With the B.C. Declaration on the Rights of Indigenous Peoples Act (DRIPA), passed in 2019, which recognizes Indigenous peoples’ rights in accordance with the United Nations Declaration on the Rights of Indigenous Peoples (UNDRIP), “we can really start actively looking at things such as statutory decisions, annual allowable cut determinations, etc.,” Chief Teegee said.
He noted that giving First Nations access to tenure will mean the vast majority of resources will stay in local areas, benefitting local governments and people.
The Huu-ay-aht First Nation is a prime example of this.
Last year, Huu-ay-aht and Western Forest Products (WFP) formed a limited partnership. As part of that, Huu-ay-aht bought a majority stake in WFP’s Tree Farm License (TFL) 44 on Vancouver Island.
Huu-ay-aht has also signed a Memorandum of Understanding with United Steel Workers (USW), Local 1-1937 to ensure the TFL 44 undercut volume is allocated to Huu-ay-aht and to develop a job creation and training plan through the TFL 44 Woodlands Contractors.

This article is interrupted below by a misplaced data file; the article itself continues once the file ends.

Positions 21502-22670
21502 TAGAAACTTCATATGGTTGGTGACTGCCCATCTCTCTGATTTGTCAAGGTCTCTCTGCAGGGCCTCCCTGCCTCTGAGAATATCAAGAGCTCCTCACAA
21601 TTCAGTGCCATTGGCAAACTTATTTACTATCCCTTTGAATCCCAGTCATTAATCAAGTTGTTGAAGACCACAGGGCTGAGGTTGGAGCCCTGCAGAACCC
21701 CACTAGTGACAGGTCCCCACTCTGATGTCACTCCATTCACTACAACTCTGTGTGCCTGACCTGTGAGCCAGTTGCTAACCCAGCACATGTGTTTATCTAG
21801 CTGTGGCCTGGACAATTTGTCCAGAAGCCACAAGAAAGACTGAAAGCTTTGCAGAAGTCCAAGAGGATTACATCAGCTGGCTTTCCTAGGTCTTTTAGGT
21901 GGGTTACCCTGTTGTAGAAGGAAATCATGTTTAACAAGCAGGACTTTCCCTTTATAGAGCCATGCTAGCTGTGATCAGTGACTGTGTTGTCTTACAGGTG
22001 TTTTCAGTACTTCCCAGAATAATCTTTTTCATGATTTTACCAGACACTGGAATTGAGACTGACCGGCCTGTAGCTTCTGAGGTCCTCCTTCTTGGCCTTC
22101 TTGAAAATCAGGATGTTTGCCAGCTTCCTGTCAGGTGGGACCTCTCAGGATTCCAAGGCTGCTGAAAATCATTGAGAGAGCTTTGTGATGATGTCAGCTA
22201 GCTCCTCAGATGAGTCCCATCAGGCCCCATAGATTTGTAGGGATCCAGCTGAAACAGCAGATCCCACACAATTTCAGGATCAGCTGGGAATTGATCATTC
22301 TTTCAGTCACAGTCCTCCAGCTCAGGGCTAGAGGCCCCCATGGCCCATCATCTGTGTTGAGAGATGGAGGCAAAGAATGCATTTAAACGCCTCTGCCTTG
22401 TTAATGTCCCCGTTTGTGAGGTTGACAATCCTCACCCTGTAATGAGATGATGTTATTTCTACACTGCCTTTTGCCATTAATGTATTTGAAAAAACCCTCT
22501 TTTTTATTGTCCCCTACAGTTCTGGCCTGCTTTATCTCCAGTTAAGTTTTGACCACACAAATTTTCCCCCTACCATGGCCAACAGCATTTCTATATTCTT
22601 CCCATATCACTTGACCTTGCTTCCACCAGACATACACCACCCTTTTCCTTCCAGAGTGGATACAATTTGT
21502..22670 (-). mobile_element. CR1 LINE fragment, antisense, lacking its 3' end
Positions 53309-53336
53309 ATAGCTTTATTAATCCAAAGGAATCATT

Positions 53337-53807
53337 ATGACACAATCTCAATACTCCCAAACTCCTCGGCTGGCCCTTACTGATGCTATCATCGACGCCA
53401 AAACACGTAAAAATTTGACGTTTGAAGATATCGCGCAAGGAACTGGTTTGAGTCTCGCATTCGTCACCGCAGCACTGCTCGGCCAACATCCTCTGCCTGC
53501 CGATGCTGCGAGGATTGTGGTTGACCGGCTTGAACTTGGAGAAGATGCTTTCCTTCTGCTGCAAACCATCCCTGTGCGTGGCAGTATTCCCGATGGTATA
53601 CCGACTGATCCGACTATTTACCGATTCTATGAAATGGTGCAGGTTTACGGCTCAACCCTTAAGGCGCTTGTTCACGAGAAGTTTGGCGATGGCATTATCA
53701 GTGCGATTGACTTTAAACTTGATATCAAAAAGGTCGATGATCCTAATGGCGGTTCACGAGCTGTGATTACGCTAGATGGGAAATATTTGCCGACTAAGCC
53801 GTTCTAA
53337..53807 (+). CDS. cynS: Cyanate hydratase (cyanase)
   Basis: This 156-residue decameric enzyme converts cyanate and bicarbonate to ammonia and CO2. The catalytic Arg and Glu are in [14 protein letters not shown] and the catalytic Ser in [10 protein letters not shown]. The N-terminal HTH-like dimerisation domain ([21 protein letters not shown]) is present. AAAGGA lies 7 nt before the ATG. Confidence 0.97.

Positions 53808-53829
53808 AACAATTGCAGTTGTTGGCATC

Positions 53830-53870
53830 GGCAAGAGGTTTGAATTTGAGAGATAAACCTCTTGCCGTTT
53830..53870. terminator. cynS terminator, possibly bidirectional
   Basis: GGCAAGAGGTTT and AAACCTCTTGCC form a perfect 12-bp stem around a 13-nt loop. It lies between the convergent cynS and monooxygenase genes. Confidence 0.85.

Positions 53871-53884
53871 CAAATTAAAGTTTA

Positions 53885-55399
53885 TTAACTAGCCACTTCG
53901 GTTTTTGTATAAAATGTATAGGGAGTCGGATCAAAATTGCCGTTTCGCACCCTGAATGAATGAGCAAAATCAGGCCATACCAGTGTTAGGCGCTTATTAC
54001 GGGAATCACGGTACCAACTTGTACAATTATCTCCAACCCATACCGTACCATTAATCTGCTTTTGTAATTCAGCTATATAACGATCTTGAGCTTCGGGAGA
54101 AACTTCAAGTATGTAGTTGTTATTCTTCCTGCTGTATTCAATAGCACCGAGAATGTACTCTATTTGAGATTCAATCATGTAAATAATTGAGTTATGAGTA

Huu-ay-aht Chief Councilor Robert Dennis Sr., Don Demens, president and CEO of WFP, and Brian Butler, president of USW, 1-1937, spoke about these partnerships during a panel discussion moderated by Shannon Janzen, WFP’s vice-president and chief forester.
Chief Dennis, when asked what his philosophy is for creating these partnerships, explained that “the old way of doing business in the forest industry and in our territory wasn’t working.” So, he met with Janzen and Demens to see what they could do to advance the interests of the Huu-ay-aht. In developing their partnerships, the reconciliation protocol agreement was critical, he said.
The partnership with the Huu-ay-aht is a new model for WFP. There were some challenges initially, but they were able to overcome them because, first and foremost, their relationship is based on respect and trust, Demens said.
That relationship was formed over a number of years. WFP first sold a dryland sort to the Huu-ay-aht, to help them meet their needs, and that eventually led to the limited partnership and Huu-ay-aht’s majority share in TFL 44.
“CEOs come and go,” Demens said. “What I’m hoping for is that the foundations we’ve established here through our work will live long past this particular CEO and provide benefits for many years to come.”